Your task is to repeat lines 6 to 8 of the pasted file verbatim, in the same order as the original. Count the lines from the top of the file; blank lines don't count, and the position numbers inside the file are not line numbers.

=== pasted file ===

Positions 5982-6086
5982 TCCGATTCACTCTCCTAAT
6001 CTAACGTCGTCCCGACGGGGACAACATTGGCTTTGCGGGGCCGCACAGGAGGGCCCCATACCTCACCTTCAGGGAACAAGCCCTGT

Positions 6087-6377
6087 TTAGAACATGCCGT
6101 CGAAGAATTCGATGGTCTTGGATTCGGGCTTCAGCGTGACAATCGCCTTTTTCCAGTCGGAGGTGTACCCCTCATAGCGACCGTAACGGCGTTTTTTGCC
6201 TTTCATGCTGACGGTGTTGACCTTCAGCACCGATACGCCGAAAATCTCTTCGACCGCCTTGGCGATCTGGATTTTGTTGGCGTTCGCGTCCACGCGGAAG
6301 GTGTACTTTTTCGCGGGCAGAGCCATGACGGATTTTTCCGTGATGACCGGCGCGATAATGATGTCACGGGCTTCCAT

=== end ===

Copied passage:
6101 CGAAGAATTCGATGGTCTTGGATTCGGGCTTCAGCGTGACAATCGCCTTTTTCCAGTCGGAGGTGTACCCCTCATAGCGACCGTAACGGCGTTTTTTGCC
6201 TTTCATGCTGACGGTGTTGACCTTCAGCACCGATACGCCGAAAATCTCTTCGACCGCCTTGGCGATCTGGATTTTGTTGGCGTTCGCGTCCACGCGGAAG
6301 GTGTACTTTTTCGCGGGCAGAGCCATGACGGATTTTTCCGTGATGACCGGCGCGATAATGATGTCACGGGCTTCCAT